The vanishing nuclear industry

July 2, 2018, Carnegie Mellon University
Credit: CC0 Public Domain

Could nuclear power make a significant contribution to decarbonizing the U.S. energy system over the next three or four decades? That is the question asked by four current and former researchers from Carnegie Mellon University's Department of Engineering and Public Policy (EPP). Their answer: probably not.

In a paper, "U.S. nuclear : The vanishing low-carbon wedge," just published in the Proceedings of the National Academy of Science (PNAS), the team examined the current U.S. nuclear fleet, which is made up of large light water nuclear reactors (LWRs). While for three decades, approximately 20% of U.S. power generation has come from these LWRs, these plants are ageing, and the cost of maintaining and updating them along with competition from low cost natural gas, makes them less and less competitive in today's power markets.

In place of these LWRs, the team asked whether advanced designs might play a significant role in U.S. energy markets in the next few decades. They concluded that they probably would not. Then, the team examined the viability of developing and deploying a fleet of factory manufactured smaller light water reactors, known as small modular reactors (SMRs). The team examined several ways in which a large enough market might be developed to support such an SMR industry, including using them to back up wind and solar and desalinate water, produce heat for industrial processes, or serve military bases. Again, given the current and policy environments, they concluded that the prospects for this occurrence do not look good.

In the article's conclusion, the team writes, "It should be a source of profound concern for all who care about climate change that, for entirely predictable and resolvable reasons, the United States appears set to virtually lose nuclear power, and thus a wedge of reliable and , over the next few decades."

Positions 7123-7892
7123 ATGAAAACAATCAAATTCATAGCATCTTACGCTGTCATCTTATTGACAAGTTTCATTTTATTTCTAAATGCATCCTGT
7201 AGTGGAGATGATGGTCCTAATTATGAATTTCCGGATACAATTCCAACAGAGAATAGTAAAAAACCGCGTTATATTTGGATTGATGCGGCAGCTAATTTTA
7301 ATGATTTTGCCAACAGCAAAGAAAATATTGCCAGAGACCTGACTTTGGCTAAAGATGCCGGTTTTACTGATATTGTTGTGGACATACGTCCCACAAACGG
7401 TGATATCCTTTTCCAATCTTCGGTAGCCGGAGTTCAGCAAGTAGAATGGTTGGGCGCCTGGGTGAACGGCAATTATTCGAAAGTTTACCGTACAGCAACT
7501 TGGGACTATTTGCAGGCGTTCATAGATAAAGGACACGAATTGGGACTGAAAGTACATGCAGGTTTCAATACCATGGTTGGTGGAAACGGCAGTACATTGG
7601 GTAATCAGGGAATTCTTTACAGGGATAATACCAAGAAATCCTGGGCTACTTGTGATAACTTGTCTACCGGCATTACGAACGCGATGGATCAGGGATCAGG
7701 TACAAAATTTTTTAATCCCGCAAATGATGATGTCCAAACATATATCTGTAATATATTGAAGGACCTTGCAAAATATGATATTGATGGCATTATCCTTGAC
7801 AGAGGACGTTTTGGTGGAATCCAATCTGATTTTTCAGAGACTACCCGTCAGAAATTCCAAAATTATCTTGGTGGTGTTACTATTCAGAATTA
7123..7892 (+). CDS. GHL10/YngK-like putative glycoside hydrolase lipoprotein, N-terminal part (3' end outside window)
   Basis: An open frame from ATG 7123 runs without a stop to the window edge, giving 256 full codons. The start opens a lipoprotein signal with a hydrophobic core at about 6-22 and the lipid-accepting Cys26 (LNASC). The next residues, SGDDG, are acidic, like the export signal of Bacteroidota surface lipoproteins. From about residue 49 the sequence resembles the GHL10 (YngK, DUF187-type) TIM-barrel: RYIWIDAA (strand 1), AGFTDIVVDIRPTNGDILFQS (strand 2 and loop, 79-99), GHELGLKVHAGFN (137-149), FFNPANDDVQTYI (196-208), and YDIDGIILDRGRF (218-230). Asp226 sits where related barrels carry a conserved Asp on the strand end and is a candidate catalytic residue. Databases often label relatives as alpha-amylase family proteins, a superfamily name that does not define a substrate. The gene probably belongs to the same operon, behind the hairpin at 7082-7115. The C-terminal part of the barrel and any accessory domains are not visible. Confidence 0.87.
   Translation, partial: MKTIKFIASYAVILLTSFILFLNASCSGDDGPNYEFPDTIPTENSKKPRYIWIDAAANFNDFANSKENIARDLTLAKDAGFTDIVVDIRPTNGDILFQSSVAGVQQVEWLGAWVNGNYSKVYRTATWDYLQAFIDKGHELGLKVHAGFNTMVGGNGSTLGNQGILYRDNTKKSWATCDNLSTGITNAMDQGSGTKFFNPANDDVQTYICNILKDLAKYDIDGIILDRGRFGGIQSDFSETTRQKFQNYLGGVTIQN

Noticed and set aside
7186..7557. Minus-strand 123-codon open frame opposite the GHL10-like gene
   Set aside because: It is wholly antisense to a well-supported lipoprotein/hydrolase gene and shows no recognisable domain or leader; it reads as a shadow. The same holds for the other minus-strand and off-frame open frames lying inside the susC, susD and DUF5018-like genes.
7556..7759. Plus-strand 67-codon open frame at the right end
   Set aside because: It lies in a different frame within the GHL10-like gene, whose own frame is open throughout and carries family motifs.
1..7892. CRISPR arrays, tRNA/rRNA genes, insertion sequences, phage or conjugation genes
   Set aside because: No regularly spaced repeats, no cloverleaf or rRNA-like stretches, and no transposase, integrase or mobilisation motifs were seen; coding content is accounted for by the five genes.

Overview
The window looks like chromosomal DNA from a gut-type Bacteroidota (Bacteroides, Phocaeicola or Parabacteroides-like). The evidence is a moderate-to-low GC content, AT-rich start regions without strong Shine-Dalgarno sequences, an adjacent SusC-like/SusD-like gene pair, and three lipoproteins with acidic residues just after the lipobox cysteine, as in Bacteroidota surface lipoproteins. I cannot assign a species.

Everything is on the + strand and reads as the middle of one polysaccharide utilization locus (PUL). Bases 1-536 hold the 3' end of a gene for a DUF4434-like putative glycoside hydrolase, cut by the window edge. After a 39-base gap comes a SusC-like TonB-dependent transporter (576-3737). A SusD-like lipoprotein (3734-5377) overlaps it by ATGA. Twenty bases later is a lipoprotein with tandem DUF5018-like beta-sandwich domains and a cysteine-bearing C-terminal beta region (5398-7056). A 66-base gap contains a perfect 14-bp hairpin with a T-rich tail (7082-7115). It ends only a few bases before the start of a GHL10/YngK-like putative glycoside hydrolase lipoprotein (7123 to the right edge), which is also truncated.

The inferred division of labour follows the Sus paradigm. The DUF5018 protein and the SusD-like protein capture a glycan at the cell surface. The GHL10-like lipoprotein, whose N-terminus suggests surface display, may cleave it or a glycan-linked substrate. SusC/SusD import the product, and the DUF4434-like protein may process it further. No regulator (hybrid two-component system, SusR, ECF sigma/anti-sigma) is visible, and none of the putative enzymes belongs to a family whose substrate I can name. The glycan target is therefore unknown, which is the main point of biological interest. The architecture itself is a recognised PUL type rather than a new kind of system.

Explore further: Nuclear power shutdowns won't spike power prices

More information: M. Granger Morgan el al., "US nuclear power: The vanishing low-carbon wedge," PNAS (2018). www.pnas.org/cgi/doi/10.1073/pnas.1804655115

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WillieWard
3.3 / 5 (4) Jul 02, 2018
Another question:
Could wind/solar power make a significant contribution to decarbonizing the U.S. energy system over the next three or four decades?
The answer is: surely not. Intermittent renewables, even with hundreds/thousands of gigawatts of installed-capacity at cost of hundreds of billions of dollars and huge ecological impacts, have failed miserably at reducing emissions. They are just an expensive form of providing "greenwashing" (decorative facade) for the coal/oil/gas industries in order to displace carbon-free nuclear energy, which is a crime in the face of Climate Change.

Unlike intermittent renewables, carbon-free nuclear power has already made a significant contribution to decarbonizing the energy system around the world; it is the only scalable way to stop Climate Change as hydro/geothermal are site-specific, biomass is worse than coal in terms of greenhouse effect and competes with agriculture, and wind/solar are a grotesque fiasco everywhere.
GRLCowan
4.7 / 5 (3) Jul 03, 2018
WillieWard's message includes "[Unreliable renewables] are just an expensive form of providing "greenwashing" (decorative facade) for the coal/oil/gas industries in order to displace carbon-free nuclear energy ..."

That's incorrect. It should say "interests", not "industries", because much of the money that goes into already jingly pockets when $30 million worth of uranium is replaced by a billion dollars' worth of natural gas goes there as part of a government stipend. The royalties and/or severance taxes included in the gas gigabuck are a lot more than $30 million.

Also, coal doesn't have much to do with it any more. Government favour for gas-plus-wind is damaging for nuclear power, which has environmentalist friends, and absolutely devastating for coal, which has no friends.

Only from a gas tax fancier's point of view is coal-and-nuclear a sensible category. It is the category of reliable steam-raisers that don't pay much tax compared to gas.
GaryB
5 / 5 (1) Jul 12, 2018
If we want humanity to live underseas, to find enough materials to build interesting things, if you want heat to clean up toxins or serve manufacturing cheaply, if you want us to occupy outer space beyond the moon AND solve global warming, we need new, safer, cheaper, nuclear power. It can certainly be done, but needs Gov $s to get us out of the bad local minimum we are in.

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